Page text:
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‘Keep right on to the end of the road Though the way may be long, let your heart be strong. Keep right on to the end’ Words from a Scottish Ballad...

I must confess to reading the papers in this issue with much interest and a measure of excitement. I have been involved with comminution since 1955, not directly but circumstantially. It has been a long and fascinating road. In my first association, the rod milling plant at the Daggafontein Gold Mining Company terrified me by its immensity, its violent activity, and the outrageous noise level. My assignment was to explain the discrepancy in the gold ‘Mine Call Factor’. I soon came to learn that any one of these rotating monsters could hide away many times my annual salary in the form of small gold particles. It was a fitting introduction to the enormity of the comminution process in the South African gold mining industry. Every day a million detonators were exploded underground. Every year over 70 million tons of rock were blasted from underground, brought to the surface, and ground to face powder in what was the biggest mining operation in the world. It was a costly process in terms of power, materials, and maintenance. The feed material was highly variable in size and character, and mine managers demanded, and generally achieved, high gold recoveries (99%), with ever increasing savings in costs.

The problems associated with comminution in the platinum mining operations have been perhaps more demanding and the correlation needed between the comminution and the complex flotation process has been the focus of much R&D over many decades.

In the past 50 years, the metallurgists, mineralogists, chemical engineers, instrument developers, and process control specialists have done a remarkable job in optimizing and
streamlining these huge comminution operations with invaluable international collaboration, which has been well recorded in the previous nine conference proceedings.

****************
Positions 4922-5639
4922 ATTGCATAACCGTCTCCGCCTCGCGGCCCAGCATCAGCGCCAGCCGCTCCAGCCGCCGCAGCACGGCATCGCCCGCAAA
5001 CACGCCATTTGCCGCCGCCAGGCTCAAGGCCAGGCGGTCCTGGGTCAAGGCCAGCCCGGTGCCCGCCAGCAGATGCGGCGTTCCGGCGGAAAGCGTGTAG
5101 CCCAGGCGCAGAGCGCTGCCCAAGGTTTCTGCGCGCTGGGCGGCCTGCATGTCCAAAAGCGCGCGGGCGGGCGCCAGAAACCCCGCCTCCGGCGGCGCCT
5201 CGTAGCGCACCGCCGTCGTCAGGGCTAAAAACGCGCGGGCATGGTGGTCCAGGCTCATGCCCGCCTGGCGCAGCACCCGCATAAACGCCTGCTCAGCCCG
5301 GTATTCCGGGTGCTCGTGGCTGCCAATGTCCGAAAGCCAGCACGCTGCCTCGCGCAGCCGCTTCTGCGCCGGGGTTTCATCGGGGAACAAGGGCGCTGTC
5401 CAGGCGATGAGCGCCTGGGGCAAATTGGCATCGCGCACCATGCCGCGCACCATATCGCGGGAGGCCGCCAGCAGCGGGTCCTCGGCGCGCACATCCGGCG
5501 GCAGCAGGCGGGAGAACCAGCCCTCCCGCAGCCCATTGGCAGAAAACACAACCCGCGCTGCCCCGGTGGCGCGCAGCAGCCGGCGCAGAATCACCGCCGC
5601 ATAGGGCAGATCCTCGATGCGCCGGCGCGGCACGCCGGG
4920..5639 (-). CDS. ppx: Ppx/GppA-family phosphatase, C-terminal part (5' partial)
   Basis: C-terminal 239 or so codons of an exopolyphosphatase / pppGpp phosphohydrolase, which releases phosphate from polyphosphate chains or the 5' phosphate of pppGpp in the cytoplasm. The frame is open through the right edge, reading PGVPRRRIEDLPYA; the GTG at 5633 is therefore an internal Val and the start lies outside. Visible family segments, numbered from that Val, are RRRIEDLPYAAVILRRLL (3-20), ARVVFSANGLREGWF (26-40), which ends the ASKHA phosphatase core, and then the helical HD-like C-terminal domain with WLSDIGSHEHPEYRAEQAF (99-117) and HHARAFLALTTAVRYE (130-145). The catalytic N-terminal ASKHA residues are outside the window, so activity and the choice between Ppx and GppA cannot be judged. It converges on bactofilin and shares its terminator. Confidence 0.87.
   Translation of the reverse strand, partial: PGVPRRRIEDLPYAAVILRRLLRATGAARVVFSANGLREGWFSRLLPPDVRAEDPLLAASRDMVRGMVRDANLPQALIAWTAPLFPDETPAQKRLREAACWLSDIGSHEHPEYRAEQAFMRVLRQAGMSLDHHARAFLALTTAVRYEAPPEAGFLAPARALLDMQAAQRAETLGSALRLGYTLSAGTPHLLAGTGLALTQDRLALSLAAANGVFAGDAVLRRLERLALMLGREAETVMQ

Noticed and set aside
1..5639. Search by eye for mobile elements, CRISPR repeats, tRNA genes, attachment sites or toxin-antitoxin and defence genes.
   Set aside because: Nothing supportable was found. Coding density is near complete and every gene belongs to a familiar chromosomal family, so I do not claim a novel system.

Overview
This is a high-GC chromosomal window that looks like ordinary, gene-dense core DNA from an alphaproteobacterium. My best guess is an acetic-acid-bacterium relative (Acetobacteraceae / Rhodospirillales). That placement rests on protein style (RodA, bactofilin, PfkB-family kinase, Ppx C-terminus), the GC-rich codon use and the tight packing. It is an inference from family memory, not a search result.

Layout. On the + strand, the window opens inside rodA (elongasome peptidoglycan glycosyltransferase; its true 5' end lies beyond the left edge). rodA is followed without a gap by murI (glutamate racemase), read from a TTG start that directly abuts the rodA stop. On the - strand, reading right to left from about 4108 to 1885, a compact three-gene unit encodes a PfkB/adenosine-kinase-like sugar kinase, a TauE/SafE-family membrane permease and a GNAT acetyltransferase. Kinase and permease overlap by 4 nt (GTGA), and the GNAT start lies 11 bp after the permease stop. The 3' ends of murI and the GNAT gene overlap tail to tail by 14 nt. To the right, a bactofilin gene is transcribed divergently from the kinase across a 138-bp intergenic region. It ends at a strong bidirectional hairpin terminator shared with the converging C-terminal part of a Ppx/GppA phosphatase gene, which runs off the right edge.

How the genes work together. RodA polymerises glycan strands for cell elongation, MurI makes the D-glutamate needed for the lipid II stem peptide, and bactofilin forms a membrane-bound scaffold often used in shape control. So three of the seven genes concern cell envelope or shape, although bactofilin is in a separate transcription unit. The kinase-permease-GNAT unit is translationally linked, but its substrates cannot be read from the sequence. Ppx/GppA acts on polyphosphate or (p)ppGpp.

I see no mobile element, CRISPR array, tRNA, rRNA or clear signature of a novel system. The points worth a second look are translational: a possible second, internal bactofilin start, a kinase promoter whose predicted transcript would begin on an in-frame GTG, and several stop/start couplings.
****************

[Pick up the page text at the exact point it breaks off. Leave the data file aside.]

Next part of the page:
This has enabled the online control simulation programs to be developed to optimize the comminution operation’s costs and benefits. This work has been extensive and, in general,
highly effective to a point where the outcomes are probably as good as can be reasonably expected, and predictable. This is well illustrated by the several computer programs used in the
papers in this issue to calculate the economic feasibility of hypothetical operations. As a relative layman in this field, I was most impressed with the obvious credibility of such
calculations. But like many who are not specialists, I was under the impression that there was little room to anticipate further cost savings in the comminution component to counteract the impact of greater depths and indeed on a world basis, the dwindling grades of most mineral resources.

But new challenges have appeared on the gold front in South Africa with the inauguration of the operations of the South Deep Mine of Goldfields, the path finder in ultra deep mechanized mining. As is well known, there is potentially the largest known resource of gold waiting to be exploited when this new mine is proven to be economically feasible, in spite of increased power costs. A new era of gold mining is in the balance.

What has excited me in reading the papers in this Journal, is the indication that maybe we have not reached the end of the road in cost improvements in comminution technology.
The suite of papers on the high pressure grinding rolls (HPGR) was an eye-opener in revealing the potential of this technology for innovative opportunities. It not only reduces costs but also solves several of the fundamental limitations of the established processes.